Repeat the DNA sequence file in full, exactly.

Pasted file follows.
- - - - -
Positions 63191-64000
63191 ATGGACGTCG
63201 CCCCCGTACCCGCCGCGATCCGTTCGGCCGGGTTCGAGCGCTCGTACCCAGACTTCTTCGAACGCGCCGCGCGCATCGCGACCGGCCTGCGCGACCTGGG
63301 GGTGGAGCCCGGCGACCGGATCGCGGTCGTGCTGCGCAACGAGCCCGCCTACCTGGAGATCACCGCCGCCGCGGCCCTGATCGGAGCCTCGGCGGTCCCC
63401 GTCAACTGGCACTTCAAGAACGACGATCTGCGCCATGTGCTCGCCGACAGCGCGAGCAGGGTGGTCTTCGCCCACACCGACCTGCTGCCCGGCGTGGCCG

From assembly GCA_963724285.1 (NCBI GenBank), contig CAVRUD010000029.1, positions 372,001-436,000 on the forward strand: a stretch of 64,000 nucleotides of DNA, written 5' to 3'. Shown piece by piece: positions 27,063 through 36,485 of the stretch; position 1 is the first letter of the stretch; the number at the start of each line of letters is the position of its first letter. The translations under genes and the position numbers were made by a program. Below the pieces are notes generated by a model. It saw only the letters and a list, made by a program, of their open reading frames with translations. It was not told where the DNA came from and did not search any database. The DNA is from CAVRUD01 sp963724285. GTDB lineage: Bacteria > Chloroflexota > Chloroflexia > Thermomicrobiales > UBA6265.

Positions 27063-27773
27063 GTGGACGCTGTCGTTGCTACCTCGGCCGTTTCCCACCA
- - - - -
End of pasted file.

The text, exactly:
Positions 63191-64000
63191 ATGGACGTCG
63201 CCCCCGTACCCGCCGCGATCCGTTCGGCCGGGTTCGAGCGCTCGTACCCAGACTTCTTCGAACGCGCCGCGCGCATCGCGACCGGCCTGCGCGACCTGGG
63301 GGTGGAGCCCGGCGACCGGATCGCGGTCGTGCTGCGCAACGAGCCCGCCTACCTGGAGATCACCGCCGCCGCGGCCCTGATCGGAGCCTCGGCGGTCCCC
63401 GTCAACTGGCACTTCAAGAACGACGATCTGCGCCATGTGCTCGCCGACAGCGCGAGCAGGGTGGTCTTCGCCCACACCGACCTGCTGCCCGGCGTGGCCG

From assembly GCA_963724285.1 (NCBI GenBank), contig CAVRUD010000029.1, positions 372,001-436,000 on the forward strand: a stretch of 64,000 nucleotides of DNA, written 5' to 3'. Shown piece by piece: positions 27,063 through 36,485 of the stretch; position 1 is the first letter of the stretch; the number at the start of each line of letters is the position of its first letter. The translations under genes and the position numbers were made by a program. Below the pieces are notes generated by a model. It saw only the letters and a list, made by a program, of their open reading frames with translations. It was not told where the DNA came from and did not search any database. The DNA is from CAVRUD01 sp963724285. GTDB lineage: Bacteria > Chloroflexota > Chloroflexia > Thermomicrobiales > UBA6265.

Positions 27063-27773
27063 GTGGACGCTGTCGTTGCTACCTCGGCCGTTTCCCACCA